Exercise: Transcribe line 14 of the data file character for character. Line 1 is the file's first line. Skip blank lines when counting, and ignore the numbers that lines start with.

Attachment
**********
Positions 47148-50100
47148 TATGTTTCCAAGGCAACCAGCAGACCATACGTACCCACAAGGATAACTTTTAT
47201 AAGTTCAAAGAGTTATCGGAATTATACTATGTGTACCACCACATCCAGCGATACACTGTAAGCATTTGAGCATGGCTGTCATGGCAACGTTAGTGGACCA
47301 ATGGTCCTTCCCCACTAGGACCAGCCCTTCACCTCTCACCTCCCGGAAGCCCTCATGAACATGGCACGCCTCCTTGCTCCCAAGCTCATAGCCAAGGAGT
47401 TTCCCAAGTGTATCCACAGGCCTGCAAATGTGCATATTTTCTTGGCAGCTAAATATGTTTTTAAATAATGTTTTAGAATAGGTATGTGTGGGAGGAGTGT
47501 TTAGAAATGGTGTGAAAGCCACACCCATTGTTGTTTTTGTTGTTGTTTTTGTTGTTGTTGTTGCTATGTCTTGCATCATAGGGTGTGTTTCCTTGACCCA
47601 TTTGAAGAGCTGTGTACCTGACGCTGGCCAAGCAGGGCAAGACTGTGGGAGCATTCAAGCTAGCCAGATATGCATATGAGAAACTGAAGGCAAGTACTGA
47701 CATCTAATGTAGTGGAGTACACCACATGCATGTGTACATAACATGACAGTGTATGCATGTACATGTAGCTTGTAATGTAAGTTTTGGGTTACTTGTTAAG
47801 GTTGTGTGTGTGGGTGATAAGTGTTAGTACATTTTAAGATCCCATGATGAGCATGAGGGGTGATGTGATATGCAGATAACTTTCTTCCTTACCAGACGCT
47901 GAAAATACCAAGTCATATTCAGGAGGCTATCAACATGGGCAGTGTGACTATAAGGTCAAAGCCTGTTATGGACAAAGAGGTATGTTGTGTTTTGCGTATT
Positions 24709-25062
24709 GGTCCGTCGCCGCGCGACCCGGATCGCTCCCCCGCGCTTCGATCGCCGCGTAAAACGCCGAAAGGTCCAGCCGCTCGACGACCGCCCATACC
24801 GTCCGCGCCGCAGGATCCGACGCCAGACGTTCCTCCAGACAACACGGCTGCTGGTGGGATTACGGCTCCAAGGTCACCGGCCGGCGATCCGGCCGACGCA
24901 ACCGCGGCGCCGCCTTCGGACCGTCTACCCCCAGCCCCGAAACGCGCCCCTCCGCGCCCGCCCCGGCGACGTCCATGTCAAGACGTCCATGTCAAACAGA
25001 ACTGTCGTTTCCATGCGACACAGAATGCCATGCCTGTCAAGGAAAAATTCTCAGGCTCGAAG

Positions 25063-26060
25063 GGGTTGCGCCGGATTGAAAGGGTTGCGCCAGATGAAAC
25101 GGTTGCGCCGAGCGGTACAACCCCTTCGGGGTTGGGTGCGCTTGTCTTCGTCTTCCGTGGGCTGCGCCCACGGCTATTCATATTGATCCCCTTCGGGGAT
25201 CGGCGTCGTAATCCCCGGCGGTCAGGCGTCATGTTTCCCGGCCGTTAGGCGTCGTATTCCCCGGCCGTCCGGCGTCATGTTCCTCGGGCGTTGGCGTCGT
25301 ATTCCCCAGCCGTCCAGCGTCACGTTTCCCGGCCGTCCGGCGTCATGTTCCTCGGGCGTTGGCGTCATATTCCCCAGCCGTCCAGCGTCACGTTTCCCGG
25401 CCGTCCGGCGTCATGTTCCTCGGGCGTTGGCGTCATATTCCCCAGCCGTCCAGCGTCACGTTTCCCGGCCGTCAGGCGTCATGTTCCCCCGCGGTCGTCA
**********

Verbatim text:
24901 ACCGCGGCGCCGCCTTCGGACCGTCTACCCCCAGCCCCGAAACGCGCCCCTCCGCGCCCGCCCCGGCGACGTCCATGTCAAGACGTCCATGTCAAACAGA